Reviews — From the December 2014 issue

Obama’s Obama

The contradictions of Cass Sunstein

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Discussed in this essay:

Simpler: The Future of Government, by Cass R. Sunstein. 260 pages. $12. Simon & Schuster.
Why Nudge? The Politics of Libertarian Paternalism, by Cass R. Sunstein. 195 pages. $25. Yale University Press.
Valuing Life: Humanizing the Regulatory State, by Cass R. Sunstein. 236 pages. $25. University of Chicago Press.

As Cass Sunstein tells the story in Simpler, he nearly destroyed his courtship of his future wife Samantha Power by confessing on their first “predate interview,” in 2008, that his fondest career wish was to be appointed head of the Office of Information and Regulatory Affairs.

[S]he asked me, “If you could have any job in the world, other than law professor, what would it be?” As I later learned, she was hoping to hear that I would play in the E Street Band with Bruce Springsteen or start at shortstop for the Boston Red Sox. Instead I said, apparently with a dreamy, faraway, what-could-possibly-be-better look, “Ohhhh, OIRA.”

Sunstein got both the girl and the gig. But what sort of man would covet heading OIRA as his dream job?

Illustration by André Carrilho

Illustration by André Carrilho

OIRA was created late in the Carter Administration, but it was Ronald Reagan who first put it to political use. In 1981, Reagan directed all executive branch agencies to submit proposed regulations to OIRA for review by cost-benefit analysis. No agency rule could become final until cleared. Not surprisingly, the office quickly became a favorite end run for industry; OIRA could be counted on to delay, weaken, or simply veto proposed rules. The head of OIRA thus became the administration’s top anti-regulatory official.

Cass Sunstein is one of America’s most prolific and admired legal scholars, the author of more than thirty books and hundreds of journal articles. He spent twenty-seven years teaching law and political science at the University of Chicago, where he befriended fellow law professor Barack Obama. Sunstein joined the Harvard law faculty in 2008, but he soon went on leave to join President-elect Obama’s transition team. In September 2009, he became the head of OIRA, a position he held until August 2012.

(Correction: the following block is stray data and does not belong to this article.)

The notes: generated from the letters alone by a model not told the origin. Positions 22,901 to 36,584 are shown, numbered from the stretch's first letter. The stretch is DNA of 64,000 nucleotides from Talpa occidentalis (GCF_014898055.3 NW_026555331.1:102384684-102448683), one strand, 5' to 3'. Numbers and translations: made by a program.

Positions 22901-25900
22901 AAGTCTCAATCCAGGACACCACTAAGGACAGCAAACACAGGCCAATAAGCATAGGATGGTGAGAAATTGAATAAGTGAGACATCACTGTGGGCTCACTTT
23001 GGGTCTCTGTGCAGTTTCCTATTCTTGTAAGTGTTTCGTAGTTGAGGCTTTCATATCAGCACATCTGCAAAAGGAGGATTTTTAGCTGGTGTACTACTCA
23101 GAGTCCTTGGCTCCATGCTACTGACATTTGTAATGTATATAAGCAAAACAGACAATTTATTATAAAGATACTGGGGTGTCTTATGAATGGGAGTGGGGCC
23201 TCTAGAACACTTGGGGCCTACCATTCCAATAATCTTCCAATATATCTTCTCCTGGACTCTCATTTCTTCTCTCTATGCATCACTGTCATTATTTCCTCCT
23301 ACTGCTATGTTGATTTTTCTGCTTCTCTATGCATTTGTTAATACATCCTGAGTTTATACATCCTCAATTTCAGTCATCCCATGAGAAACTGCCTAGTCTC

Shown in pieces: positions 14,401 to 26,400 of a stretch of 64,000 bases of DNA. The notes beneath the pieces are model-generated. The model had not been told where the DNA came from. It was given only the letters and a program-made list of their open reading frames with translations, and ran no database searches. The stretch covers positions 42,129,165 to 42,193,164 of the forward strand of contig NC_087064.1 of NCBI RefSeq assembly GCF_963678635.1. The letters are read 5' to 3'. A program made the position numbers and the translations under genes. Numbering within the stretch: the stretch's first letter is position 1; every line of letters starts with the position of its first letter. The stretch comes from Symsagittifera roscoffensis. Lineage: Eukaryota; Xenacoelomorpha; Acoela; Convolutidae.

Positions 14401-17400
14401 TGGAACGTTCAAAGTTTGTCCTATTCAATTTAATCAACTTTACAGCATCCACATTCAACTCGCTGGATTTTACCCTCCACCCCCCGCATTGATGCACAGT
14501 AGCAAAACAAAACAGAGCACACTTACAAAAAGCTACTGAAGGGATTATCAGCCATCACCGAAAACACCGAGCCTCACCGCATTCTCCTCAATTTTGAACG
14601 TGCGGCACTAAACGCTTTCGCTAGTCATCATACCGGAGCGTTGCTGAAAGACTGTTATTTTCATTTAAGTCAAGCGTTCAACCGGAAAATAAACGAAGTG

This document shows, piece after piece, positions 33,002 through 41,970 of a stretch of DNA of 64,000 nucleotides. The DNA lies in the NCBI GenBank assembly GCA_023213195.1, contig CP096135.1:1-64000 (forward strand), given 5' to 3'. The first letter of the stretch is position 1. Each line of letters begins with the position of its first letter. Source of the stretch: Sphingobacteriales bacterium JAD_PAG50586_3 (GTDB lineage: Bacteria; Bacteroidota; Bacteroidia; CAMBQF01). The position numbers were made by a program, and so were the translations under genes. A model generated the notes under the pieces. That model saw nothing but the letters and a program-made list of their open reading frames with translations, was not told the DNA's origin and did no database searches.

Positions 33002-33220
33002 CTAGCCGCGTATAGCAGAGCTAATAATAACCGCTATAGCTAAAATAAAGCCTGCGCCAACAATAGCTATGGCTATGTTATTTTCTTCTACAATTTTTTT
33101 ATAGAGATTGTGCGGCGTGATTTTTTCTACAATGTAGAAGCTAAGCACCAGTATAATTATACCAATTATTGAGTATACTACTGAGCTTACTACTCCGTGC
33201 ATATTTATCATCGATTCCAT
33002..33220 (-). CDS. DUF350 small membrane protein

As he recounts in Simpler (published in early 2013 and just released in paperback), Sunstein hoped to use OIRA to advance three cherished objectives. He wanted to increase government’s transparency, make government more user-friendly, and regulate lightly via incentives, disclosures, and prods rather than commands. By the time he left office, OIRA, whose deliberations are secret, had become the graveyard of more direct measures to regulate abuses of markets. Sunstein writes, with evident pride, “the Obama Administration issued fewer regulations in its first four years than did the Reagan, George H. W. Bush, Clinton, and George W. Bush administrations in their first four years.” In his modest aspirations at a time of big challenges, Sunstein served as a kind of role model for his boss.

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is a cofounder and coeditor of The American Prospect. His latest book is Debtors’ Prison: The Politics of Austerity Versus Possibility. He is a visiting professor at Brandeis University’s Heller School of Social Policy and Management.

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